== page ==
House Speaker Philip Gunn, who chairs the Southern Legislative Conference, encouraged African American lawmakers to not boycott the conference over the Mississippi flag, but to show up to talk about improving race relations.
Photo by Imani Khayyam.
JACKSON Update: This story has been updated with a response from the Mississippi Legislative Black Caucus chairwoman, Rep. Sonya Williams-Barnes, D-Gulfport.
The majority of African American lawmakers in the Mississippi Legislature plan to boycott the annual meeting of the Southern Legislative Conference in Biloxi this weekend. They are staying from from the meeting of lawmakers from around the southeast U.S. because the Confederate battle symbol still remains the canton corner of the Mississippi state flag.
The Mississippi branch of the National Association for the Advancement of Colored People supports the boycott and sent out a letter on July 12 listing the 37 senators and representatives who have committed to boycotting the conference.
The Mississippi Legislative Black Caucus announced early in May that it would boycott the Southern Legislative Conference due to the state flag.
“The MLBC has decided to boycott the event to send a clear message that the Confederate symbol needs to be removed from the state flag,” the letter says. “This event is a regional conference that could easily be held in a state (where) the Confederate flag does not fly.”
Chairwoman of the MLBC, Rep. Sonya Williams-Barnes, D-Gulfport, emphasized that the caucus as a whole is boycotting the SLC and voted to do so. Williams-Barnes said she did not know whether individual members had registered or planned on attending, but the caucus as a whole is boycotting.
"It wasn’t like some wanted to boycott, and some didn't…that’s not what happened," she told the Jackson Free Press this afternoon. "The caucus decided to and voted to boycott."
House Speaker Philip Gunn, R-Clinton, is the chairman of the Southern Legislative Caucus. He encouraged and asked Black Caucus members to attend the conference because he supports changing the state flag.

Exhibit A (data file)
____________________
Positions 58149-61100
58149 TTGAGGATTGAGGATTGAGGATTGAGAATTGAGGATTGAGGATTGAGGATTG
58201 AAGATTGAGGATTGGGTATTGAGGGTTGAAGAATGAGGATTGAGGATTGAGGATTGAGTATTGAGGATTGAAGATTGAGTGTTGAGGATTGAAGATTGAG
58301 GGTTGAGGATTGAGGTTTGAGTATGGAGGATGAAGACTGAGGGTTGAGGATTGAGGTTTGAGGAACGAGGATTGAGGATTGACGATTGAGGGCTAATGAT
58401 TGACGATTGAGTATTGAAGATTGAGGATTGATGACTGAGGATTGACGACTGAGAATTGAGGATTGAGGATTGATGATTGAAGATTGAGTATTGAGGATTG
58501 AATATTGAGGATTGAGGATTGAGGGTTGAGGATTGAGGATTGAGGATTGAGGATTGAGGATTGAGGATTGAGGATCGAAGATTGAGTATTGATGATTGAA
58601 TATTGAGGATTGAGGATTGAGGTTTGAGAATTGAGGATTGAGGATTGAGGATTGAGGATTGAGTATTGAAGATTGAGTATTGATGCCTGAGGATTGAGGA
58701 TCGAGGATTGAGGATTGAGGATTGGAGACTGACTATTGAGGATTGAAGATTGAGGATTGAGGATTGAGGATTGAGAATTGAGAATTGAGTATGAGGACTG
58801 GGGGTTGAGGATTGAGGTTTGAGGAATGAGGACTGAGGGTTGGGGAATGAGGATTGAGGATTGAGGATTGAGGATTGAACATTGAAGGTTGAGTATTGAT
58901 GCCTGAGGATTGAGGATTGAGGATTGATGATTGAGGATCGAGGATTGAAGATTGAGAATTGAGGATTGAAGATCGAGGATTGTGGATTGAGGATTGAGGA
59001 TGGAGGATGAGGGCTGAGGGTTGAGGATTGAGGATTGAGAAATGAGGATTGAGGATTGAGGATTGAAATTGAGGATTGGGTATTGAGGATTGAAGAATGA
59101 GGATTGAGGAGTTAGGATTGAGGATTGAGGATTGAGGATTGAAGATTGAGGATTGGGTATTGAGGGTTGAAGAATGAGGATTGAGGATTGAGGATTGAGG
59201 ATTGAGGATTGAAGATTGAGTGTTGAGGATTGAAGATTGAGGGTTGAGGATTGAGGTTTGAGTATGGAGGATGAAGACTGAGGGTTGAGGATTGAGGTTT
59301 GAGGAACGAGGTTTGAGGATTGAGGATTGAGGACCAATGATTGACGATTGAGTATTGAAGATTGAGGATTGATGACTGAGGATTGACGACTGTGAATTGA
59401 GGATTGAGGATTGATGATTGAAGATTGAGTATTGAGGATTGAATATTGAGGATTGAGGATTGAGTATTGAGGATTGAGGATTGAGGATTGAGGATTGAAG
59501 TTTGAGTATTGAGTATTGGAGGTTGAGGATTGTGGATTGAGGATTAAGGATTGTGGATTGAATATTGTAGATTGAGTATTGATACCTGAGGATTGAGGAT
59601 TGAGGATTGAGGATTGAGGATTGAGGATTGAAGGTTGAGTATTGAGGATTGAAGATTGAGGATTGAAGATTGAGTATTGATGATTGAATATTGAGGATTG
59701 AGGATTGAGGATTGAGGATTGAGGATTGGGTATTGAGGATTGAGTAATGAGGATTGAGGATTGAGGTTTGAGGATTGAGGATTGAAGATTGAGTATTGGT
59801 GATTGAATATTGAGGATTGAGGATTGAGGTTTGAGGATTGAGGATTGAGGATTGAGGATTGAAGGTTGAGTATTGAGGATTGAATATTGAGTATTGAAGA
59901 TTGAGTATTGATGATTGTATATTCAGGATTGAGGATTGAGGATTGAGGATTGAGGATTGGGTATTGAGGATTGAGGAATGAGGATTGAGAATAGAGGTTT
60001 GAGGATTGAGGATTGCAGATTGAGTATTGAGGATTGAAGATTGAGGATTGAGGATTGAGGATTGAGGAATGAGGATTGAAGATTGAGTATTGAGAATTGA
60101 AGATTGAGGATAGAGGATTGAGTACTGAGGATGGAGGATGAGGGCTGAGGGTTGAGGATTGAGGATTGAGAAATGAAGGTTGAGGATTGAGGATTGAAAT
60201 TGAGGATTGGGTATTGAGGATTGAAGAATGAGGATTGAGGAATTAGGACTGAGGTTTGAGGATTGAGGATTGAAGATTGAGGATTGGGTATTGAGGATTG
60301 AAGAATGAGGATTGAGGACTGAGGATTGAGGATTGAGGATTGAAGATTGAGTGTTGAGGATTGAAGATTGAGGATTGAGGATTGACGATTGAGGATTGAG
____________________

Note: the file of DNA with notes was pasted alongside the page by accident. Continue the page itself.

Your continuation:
“SLC is a good opportunity to stand with me, someone who has not wavered in support of changing the flag, to promote all that is good about our great state,” Gunn said in a press statement. “I’m proud of the 13 Mississippi Legislative Black Caucus members who are attending this event."
Thirteen representatives’ names are not on the NAACP letter, but all Senate members of the Black Caucus will boycott the conference. This morning, the Jackson Free Press confirmed that the NAACP has not received any additions or removals from this list since the organization sent the letter on July 12.
Gunn said in a press statement that SLC will have roundtable discussions on race relations, noting that the caucus has received confirmations from many African American leaders across the South that they will participate in that discussion.
The Mississippi Sons of Confederate Veterans are fighting hard to keep the state flag to honor the Confederacy. Others are fighting back.
“Those members who are not attending the conference are going to miss a valuable opportunity to discuss what progress can be made to improve race relations in the South,” Gunn said in a press statement.
Gunn is the only elected Republican official who supports legislative action to take down the state flag, but for the second year in a row, no bills to change the state flag made it out of committee in the 2017 legislative session. Gov. Phil Bryant and Lt. Gov. Tate Reeves, both Republicans, believe that the state flag should only change if the people vote to change it.
Email state reporter Arielle Dreher at [email protected]. See more stories at jfp.ms/slavery.